The conquest of Jerusalem in July 1099 and the founding of the crusader states of Tripoli, Antioch and Edessa connected Europe to the new Christian kingdom in the Middle East. Until the fall of Acre in 1291, Europeans flocked to the Kingdom of Jerusalem to see the very sites where Christ had walked, and to follow in His footsteps. Though, in the opening decades of the 12th century, the mountainous pass from the port of Jaffa to Jerusalem teemed with roaming bands of nomadic Bedouin as well as Turkish forces that lived in the north and Egyptians in the south. Quite frequently, pilgrims who grew weary on the road to Jerusalem or those who travelled in unarmed groups were viciously attacked, raped, slaughtered, all the money they had carried with them, stolen. One of the worst attacks took place at Easter in 1119 when a large group of unarmed pilgrims ‘set out from Jerusalem to the river Jordan’ (Michael Haag, p. 95). They were ruthlessly attacked by an Egyptian sortie from Ascalon. ‘Three hundred pilgrims were killed and another sixty were captured to be sold as slaves’ (Haag, p. 95).
Shocked, but probably not surprised, King Baldwin II recognized the urgency for a larger, stronger fighting force: not just men who were capable of bearing arms in battle, but men who could also guard and defend the roads to Jerusalem. That need served to the great benefit of Hugh de Payns, Godfrey of Saint-Omer, two knights from France who had fought in the First Crusade. Sometime in 1118 or 1119, they proposed to King Baldwin II and the Patriarch of Jerusalem Warmund of Picquigny their God given desire to lead what remained of their lives in contemplation within the walls of a monastery. Baldwin instead urged them to ‘save their souls by protecting pilgrims on the roads’ (Haag, p. 96). In the words of one chronicler, ‘they were to take vows of poverty, chastity and obedience but were also to defend pilgrims against brigands and rapists’ (Haag, p.96).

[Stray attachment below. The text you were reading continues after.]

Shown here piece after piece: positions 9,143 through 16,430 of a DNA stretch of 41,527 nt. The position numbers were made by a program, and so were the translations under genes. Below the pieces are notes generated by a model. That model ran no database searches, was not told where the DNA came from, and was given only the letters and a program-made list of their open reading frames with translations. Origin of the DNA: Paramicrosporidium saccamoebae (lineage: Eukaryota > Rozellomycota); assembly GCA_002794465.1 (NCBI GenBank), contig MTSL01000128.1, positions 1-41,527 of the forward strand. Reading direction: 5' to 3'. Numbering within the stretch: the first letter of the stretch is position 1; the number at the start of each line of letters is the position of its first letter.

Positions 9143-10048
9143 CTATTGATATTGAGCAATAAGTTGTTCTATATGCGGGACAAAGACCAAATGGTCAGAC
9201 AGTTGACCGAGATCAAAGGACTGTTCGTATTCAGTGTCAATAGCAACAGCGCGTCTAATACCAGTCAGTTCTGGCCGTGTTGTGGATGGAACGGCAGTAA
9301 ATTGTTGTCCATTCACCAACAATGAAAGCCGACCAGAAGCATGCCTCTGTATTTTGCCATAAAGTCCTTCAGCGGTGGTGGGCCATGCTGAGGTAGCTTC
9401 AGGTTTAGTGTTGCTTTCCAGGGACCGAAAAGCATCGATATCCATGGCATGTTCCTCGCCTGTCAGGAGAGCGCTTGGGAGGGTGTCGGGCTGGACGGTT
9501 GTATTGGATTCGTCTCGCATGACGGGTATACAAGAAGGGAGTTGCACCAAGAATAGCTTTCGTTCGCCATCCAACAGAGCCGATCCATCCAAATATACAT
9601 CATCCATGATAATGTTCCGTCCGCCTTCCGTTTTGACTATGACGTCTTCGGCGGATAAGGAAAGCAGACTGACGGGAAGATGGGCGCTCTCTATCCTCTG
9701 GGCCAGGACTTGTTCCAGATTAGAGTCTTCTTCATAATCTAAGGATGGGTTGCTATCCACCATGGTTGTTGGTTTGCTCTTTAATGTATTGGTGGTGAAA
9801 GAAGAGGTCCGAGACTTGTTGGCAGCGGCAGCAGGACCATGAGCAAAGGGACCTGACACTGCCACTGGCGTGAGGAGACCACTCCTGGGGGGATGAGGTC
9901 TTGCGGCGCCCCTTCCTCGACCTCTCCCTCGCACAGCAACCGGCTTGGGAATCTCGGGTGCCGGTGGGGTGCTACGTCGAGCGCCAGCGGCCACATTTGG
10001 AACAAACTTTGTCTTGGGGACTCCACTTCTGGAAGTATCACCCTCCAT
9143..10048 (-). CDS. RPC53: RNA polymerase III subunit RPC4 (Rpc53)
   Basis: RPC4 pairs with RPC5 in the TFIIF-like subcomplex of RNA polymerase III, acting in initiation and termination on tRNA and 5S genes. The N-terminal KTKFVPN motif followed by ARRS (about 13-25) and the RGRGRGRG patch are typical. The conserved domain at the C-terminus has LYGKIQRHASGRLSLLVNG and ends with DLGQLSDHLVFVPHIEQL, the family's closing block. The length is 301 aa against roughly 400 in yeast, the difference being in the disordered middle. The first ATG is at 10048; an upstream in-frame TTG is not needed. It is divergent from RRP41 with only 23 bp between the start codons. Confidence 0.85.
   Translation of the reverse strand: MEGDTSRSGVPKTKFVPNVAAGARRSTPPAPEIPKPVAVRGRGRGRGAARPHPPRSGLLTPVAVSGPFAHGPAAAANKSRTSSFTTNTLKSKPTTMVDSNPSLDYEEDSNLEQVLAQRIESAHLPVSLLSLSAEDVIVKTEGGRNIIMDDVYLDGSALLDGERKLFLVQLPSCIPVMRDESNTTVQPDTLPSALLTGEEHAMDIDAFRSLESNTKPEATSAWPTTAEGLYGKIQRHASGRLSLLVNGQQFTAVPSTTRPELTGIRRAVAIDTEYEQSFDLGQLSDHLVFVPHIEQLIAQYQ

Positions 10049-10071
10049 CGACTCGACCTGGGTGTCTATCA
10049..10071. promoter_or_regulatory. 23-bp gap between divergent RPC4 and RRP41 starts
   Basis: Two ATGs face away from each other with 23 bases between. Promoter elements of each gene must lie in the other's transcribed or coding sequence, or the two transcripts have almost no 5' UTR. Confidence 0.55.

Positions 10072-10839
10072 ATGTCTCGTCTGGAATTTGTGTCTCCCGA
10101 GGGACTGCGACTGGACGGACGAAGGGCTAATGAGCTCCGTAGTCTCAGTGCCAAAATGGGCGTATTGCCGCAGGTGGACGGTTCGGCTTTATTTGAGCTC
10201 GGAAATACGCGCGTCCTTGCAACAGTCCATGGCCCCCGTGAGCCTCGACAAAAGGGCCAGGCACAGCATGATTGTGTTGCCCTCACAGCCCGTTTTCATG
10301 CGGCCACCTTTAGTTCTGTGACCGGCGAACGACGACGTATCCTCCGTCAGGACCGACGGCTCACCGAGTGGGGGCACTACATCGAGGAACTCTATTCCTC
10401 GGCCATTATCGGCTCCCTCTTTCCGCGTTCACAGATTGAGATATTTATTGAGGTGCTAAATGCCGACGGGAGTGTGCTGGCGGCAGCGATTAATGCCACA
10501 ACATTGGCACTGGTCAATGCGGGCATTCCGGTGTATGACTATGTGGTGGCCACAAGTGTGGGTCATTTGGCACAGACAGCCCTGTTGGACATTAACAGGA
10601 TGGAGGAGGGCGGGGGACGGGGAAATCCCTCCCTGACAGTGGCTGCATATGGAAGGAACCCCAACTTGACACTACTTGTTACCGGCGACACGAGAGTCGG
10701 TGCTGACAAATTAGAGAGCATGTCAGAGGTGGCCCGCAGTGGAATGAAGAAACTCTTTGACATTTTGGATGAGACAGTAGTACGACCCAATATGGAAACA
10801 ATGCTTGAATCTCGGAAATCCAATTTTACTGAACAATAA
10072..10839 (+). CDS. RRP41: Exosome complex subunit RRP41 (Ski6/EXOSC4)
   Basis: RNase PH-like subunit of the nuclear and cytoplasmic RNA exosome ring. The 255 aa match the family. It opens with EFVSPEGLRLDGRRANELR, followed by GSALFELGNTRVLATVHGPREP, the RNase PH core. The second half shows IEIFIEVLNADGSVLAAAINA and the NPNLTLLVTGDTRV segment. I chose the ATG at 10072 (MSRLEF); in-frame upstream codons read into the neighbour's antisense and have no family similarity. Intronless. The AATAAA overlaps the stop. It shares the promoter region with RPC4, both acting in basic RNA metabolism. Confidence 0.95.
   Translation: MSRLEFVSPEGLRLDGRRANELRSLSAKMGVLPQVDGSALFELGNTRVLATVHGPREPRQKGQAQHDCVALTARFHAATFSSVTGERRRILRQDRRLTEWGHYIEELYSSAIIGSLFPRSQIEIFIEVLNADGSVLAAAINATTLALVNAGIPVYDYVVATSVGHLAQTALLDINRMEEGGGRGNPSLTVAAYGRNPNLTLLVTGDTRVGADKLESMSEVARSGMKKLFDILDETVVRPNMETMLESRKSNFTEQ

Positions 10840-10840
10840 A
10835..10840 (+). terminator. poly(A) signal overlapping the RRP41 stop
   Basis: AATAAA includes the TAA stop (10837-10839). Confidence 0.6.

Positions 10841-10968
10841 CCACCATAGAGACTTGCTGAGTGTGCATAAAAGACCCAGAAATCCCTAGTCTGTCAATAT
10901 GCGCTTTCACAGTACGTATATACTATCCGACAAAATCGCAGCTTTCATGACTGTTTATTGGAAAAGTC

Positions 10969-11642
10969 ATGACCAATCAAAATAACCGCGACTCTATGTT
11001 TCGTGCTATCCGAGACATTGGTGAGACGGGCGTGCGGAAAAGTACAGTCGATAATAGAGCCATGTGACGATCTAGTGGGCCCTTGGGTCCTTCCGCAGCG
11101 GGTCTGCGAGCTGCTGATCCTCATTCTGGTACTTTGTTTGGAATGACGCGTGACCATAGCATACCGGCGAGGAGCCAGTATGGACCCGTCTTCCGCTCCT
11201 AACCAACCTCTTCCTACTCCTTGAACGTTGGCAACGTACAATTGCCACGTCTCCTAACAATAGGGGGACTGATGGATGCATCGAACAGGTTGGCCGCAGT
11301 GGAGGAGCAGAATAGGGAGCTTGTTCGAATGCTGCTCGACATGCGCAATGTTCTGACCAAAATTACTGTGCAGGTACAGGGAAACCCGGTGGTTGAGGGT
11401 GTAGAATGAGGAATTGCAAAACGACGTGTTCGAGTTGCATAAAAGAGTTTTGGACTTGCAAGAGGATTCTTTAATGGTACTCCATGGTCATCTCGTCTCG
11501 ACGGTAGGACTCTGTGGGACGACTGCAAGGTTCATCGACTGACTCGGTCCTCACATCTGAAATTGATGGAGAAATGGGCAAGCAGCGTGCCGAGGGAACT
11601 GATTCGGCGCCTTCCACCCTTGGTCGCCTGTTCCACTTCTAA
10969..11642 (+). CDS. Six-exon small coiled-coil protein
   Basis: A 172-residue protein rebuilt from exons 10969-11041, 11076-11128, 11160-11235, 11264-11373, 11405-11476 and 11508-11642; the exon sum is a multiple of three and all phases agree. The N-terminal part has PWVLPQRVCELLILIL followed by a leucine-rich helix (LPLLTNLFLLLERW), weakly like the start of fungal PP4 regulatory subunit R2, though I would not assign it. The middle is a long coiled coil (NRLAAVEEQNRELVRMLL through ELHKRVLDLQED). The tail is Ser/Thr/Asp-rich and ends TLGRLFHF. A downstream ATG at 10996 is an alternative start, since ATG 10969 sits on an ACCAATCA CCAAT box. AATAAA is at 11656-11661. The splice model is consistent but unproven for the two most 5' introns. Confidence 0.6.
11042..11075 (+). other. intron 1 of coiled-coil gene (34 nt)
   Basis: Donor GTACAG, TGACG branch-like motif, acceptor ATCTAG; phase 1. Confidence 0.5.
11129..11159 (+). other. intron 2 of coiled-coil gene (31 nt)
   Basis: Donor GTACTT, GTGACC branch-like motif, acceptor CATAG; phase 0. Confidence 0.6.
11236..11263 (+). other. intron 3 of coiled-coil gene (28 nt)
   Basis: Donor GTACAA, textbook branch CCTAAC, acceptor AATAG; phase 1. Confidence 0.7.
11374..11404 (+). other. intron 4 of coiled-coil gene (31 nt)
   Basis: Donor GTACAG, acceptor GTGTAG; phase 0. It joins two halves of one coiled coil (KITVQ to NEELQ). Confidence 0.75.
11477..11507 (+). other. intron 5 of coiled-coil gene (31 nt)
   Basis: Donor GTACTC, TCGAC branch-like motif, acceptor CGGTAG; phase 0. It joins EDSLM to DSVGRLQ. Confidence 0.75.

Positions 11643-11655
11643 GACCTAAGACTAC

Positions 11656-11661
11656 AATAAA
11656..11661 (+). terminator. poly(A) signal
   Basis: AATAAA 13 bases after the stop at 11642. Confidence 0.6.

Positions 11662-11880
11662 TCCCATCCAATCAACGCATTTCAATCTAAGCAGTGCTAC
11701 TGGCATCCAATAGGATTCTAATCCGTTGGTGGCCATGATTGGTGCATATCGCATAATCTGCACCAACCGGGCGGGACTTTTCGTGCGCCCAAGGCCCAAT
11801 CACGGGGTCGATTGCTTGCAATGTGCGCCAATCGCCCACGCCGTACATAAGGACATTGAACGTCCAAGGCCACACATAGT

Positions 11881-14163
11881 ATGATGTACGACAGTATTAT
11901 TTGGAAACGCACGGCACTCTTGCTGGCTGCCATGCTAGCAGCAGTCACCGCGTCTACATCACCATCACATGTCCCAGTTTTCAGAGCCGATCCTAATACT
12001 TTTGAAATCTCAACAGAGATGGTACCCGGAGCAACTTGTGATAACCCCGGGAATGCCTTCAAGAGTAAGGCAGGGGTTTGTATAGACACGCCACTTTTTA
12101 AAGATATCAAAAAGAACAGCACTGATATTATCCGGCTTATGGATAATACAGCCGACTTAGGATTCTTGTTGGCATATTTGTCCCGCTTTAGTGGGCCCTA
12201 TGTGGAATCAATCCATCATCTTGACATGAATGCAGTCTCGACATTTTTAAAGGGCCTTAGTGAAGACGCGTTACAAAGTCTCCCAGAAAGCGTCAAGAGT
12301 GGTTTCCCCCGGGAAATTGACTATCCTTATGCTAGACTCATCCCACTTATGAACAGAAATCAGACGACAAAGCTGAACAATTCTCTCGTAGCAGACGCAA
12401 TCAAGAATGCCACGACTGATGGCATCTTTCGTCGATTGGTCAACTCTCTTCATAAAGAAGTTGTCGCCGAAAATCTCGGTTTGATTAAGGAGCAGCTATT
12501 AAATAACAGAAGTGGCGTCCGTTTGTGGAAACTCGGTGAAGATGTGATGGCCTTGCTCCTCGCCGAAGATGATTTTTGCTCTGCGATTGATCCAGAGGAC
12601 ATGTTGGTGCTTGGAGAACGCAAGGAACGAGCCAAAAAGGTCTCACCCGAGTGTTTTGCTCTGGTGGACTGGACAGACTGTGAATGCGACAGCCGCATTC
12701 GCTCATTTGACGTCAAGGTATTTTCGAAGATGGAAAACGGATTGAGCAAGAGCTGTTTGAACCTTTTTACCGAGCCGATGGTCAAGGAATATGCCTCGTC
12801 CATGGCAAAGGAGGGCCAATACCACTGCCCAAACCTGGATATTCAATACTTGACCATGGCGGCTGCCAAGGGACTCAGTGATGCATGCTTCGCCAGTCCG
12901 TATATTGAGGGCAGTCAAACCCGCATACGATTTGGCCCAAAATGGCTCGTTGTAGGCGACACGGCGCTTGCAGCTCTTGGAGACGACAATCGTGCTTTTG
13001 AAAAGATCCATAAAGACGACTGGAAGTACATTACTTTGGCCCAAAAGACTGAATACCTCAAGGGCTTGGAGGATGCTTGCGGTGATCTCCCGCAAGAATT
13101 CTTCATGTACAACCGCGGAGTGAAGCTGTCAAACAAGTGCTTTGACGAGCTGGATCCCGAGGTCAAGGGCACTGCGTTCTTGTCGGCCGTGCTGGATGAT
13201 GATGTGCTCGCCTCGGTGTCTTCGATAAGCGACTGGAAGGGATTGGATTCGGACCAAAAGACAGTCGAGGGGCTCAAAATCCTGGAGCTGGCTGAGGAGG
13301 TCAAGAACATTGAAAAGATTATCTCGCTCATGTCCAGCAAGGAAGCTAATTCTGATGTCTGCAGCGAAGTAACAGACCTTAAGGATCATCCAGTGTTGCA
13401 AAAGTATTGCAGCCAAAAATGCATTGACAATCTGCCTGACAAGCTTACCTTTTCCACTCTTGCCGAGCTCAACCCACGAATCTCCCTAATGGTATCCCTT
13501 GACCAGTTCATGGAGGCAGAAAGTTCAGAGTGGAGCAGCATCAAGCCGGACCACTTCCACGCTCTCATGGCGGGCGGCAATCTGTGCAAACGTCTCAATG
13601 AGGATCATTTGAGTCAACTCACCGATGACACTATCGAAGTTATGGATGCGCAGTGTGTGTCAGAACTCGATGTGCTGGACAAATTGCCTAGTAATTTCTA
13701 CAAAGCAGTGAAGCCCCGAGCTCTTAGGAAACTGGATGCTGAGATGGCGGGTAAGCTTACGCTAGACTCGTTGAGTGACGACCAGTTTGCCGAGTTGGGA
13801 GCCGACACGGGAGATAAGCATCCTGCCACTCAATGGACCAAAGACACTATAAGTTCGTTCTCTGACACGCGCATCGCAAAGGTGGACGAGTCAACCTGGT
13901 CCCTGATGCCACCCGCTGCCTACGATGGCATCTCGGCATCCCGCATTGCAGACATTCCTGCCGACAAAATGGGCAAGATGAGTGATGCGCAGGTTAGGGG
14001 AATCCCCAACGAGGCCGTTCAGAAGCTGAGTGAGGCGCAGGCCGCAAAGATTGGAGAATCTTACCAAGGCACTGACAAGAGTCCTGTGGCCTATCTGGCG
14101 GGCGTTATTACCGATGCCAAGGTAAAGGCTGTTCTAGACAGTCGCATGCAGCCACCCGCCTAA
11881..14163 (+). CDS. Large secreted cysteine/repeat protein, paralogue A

On Christmas Day 1119, Hugh de Payns, Godfrey Saint-Omer and seven other men took their vows before the patriarch in the Church of the Holy Sepulchre. They called themselves the Poor Fellow-Soldiers of Christ. Since the king had built a new palace for himself and his family, he gave the Al-Aqsa mosque to the Poor Fellow-Soldiers. Since the al-Aqsa mosque was built on the ancient site of Solomon’s temple, the Poor Fellow-Soldiers quickly adopted the name, the Poor Fellow-Soldiers of Christ and of the Temple of Solomon. In short, they referred to themselves — as were referred to by everyone else — as the Knights Templar.
Since the birth of Christianity, men who had chosen to devote their entire lives to God and the Church, they were forbidden by the Pope to bear arms and shed blood. The Knights Templar was a religious order, not unlike any other, so why were they permitted to fight while monks from most other religious orders were not granted the same right?
Desperate times called for desperate measures. The Holy Land, so sacred to all of Christendom and militarily fragile, could only survive if it had a strong enough army. Baldwin had every intention of sending delegates to Europe to gain recruits. However, so precarious was the situation in the Kingdom of Jerusalem, he realized that if he didn’t utilize what manpower he already had, it was very possible the Kingdom of Jerusalem would fall to the Muslims before recruits arrived from the west. Building a strong kingdom began with the defense of the roads on which pilgrims travelled.
Europe, on the other hand – with the exception of the Iberian Peninsula (Spain) – faced no immediate threat of Muslim invasion. For that reason, the Pope determined, warfare should be the call of duty to only those men who had chosen to live their lives by the sword.
Haag, Michael. The Templars: The History and the Myth. New York; London; Toronto; Sydney; HarperCollins, 2009.